What is the cure to this malady? A restored confidence in the Reformed doctrine of the sovereignty of God in salvation! When polished, self-confident, show-boat-type preachers, for example, draw attention to themselves by using music that appeals to the emotions, story-telling, hysteria and hype and appeal to their viewers’ ‘sense of self-worth’ in order to produce ‘decisions’, it is evident that they don’t understand the depravity of man, either their own or their audience’s, or they would not act this way. Why do we say this? Because a biblical understanding of the depravity of man and the necessity of God’s sovereign initiative in salvation produces abject humility in a preacher and the very antithesis of human self-confidence, namely, confidence in God alone.
Read 1 Corinthians 1:26–31 and let Paul instruct you anew that the truth of God’s election destroys human pride and removes all boast before God. Learn anew that only God can convert a sinner, that only God can grow a saint, that no one can boast in this matter of salvation because God does it all (see 1 Cor 3:5–7). Neither the preacher nor the convert can take any credit. Salvation is all God’s doing. ‘It is because of him that we are in Christ Jesus’ (1 Cor 1:30); ‘salvation belongs to the Lord’ (Jon 2:9). Accordingly, the church needs to be reassured that it can preach the simple, unadorned, unglamorized, unglittery gospel message of the cross, knowing that God will use it to save souls and build his church.
Then read 1 Corinthians 2:1–5 and let Paul instruct you anew that preaching does not need to be spruced up by the use of the finest Greek oratorical skills or modern communication methodologies. Neither does the gospel message need appended to it the philosophical cogitations of an Aristotle or an Aquinas or Freud’s analyses of human nature. And here we are bold to say that it is the Reformed theology alone which supplies the necessary theological underpinning which makes true dependence upon God in gospel proclamation possible. When will true reformation come to the church? I say with confidence that it will only come when through all our failures we ministers stop resorting to and relying upon our natural and oratorical skills and clever organizational techniques in order to force church growth and start preaching again with Spirit-animated power God’s simple pristine Word from another world to ours and relying upon God’s Spirit to do his work.
Martin Luther once said: ‘While I drink my little glass of Wittenberg beer the gospel runs its course and overthrows empires.’ Now that is truly the finest and most comforting thing I have ever heard said about beer. What Luther meant, of course, is that he understood that a man’s conversion is not something that can be humanly ‘induced’. He understood that he could not change the world. And he knew that once the seed of the Word is sown and watered, the new life comes into being only by stepping aside and letting God’s Spirit do his work. Therefore, after preaching Luther could cheerfully and trustfully step down from the pulpit; he didn’t need to go on incessantly bellowing and roaring across the countryside. He could joyously drink his little glass of Wittenberg beer and trust in God to work. In all too many cases today we do not sin by doing too little work. On the contrary, many of us ought to ask ourselves whether we are still capable in God’s name of simply trusting him to work. Take my word for it, dear brothers, you can actually serve and worship God by occasionally lying flat on your back after proclaiming the gospel and the unsearchable riches of Christ, getting rid of your everlasting need to produce, and simply trusting God to do his work.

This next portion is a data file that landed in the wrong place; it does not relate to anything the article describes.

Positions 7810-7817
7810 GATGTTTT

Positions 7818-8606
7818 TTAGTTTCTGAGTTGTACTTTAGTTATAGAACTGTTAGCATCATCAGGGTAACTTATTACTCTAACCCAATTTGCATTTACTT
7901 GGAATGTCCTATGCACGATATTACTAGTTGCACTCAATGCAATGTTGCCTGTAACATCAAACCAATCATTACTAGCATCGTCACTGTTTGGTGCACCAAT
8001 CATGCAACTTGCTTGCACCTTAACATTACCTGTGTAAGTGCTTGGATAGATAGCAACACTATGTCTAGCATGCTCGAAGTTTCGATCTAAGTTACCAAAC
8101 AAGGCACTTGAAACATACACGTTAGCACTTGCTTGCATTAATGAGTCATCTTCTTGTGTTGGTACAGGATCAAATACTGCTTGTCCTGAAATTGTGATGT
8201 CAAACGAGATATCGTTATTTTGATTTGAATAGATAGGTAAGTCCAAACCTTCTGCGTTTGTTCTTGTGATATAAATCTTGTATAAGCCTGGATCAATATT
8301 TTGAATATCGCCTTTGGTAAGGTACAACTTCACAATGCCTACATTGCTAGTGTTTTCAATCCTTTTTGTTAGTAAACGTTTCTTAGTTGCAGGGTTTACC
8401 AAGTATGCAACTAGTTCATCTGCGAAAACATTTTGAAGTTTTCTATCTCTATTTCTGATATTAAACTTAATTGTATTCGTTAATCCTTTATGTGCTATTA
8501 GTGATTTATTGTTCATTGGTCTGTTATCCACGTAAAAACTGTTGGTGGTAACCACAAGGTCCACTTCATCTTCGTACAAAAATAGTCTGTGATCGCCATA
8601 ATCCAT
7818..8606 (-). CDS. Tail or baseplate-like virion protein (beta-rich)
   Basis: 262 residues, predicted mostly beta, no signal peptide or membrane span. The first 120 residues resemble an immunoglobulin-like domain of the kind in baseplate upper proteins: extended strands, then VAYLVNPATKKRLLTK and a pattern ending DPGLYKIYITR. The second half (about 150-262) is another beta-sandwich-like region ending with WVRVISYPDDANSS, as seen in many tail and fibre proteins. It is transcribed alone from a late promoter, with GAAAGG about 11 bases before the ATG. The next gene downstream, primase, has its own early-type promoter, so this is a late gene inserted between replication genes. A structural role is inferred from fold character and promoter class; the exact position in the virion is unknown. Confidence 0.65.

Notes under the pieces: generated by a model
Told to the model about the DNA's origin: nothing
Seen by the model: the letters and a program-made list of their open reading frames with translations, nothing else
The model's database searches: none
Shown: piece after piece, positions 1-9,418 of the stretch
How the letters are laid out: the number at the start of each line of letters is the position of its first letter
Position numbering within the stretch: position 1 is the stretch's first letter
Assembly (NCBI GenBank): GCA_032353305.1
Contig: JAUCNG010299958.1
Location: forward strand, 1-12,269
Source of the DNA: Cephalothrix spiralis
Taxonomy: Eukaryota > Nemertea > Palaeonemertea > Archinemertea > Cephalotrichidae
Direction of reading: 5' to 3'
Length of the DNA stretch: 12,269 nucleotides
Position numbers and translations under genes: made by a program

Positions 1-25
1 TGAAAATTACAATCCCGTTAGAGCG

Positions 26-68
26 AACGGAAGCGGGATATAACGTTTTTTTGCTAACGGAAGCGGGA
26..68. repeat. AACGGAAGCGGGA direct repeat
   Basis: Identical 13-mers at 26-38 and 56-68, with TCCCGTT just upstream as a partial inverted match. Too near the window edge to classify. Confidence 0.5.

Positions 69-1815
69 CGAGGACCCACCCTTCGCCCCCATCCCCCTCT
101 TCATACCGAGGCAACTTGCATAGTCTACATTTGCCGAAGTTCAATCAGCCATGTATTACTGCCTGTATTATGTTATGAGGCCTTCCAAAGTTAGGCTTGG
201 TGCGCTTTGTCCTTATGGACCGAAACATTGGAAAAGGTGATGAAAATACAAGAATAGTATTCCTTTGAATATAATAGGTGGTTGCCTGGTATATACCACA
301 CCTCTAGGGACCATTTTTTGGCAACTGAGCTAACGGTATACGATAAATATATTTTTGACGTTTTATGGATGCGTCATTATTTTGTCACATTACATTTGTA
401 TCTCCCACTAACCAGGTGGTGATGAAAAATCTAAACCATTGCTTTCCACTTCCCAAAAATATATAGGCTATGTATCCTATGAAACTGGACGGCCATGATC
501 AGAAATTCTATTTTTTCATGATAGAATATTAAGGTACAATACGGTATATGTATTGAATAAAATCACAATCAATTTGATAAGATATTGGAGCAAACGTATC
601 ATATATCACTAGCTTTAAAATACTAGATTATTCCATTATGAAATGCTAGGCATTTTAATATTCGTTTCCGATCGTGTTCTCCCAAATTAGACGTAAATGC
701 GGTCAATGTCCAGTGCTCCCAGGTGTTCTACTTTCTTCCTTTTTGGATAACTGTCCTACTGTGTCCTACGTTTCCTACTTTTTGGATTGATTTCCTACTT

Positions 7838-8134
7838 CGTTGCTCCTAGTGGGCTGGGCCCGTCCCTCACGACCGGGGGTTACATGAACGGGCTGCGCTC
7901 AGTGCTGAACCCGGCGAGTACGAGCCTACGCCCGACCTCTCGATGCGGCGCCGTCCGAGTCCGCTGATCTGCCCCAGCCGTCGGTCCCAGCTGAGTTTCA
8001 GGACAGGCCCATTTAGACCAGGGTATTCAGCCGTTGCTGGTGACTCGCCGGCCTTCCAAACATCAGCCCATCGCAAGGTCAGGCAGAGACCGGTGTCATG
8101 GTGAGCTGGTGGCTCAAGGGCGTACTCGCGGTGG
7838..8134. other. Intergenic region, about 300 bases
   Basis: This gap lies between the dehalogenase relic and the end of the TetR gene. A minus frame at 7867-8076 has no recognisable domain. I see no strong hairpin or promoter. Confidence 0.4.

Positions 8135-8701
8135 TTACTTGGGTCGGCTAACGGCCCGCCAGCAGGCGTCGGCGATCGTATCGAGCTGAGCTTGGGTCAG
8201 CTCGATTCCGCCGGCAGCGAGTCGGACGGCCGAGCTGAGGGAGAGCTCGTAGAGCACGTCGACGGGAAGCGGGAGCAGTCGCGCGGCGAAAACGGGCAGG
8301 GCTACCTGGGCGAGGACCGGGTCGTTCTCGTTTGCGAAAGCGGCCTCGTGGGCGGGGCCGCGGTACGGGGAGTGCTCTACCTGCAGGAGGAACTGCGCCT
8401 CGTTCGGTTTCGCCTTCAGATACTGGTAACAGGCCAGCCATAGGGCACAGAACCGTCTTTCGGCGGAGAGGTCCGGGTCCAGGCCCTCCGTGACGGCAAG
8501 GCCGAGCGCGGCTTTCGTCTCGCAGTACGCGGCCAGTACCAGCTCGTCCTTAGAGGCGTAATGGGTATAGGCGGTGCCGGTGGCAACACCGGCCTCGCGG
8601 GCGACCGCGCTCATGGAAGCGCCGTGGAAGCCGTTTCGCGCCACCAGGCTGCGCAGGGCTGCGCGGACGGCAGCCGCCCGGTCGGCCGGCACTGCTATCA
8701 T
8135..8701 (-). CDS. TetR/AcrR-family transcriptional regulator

None of this that I have just said here, of course, is intended to suggest even for a moment that Reformed preachers may use bad grammar or should be anti-intellectual or idle. If one were to draw such a conclusion from what I have said, it would indicate that he knows little or nothing about the content and substance of the Reformed faith, for anyone who knows anything at all about the Reformed faith will know that it is anything but anti-intellectual and a motivator to sloth. It demands the very best from us in every area of life. But what I do intend to say is that the Reformed understanding of the gospel with its biblical implicates of human depravity, unconditional election, particular atonement, irresistible grace, and perseverance in holiness must not be watered down or ignored in the interest of church growth, and that it will only be when we unceasingly and uncompromisingly proclaim the message of ‘Christ and him crucified’ and the whole counsel of God that true reformation and true church growth will come to the church.*
*Reymond, R. L. (2003). The God-Centered Preacher: Developing a Pulpit Ministry Approved by God (180–185). Fearn, UK: Christian Focus Publications.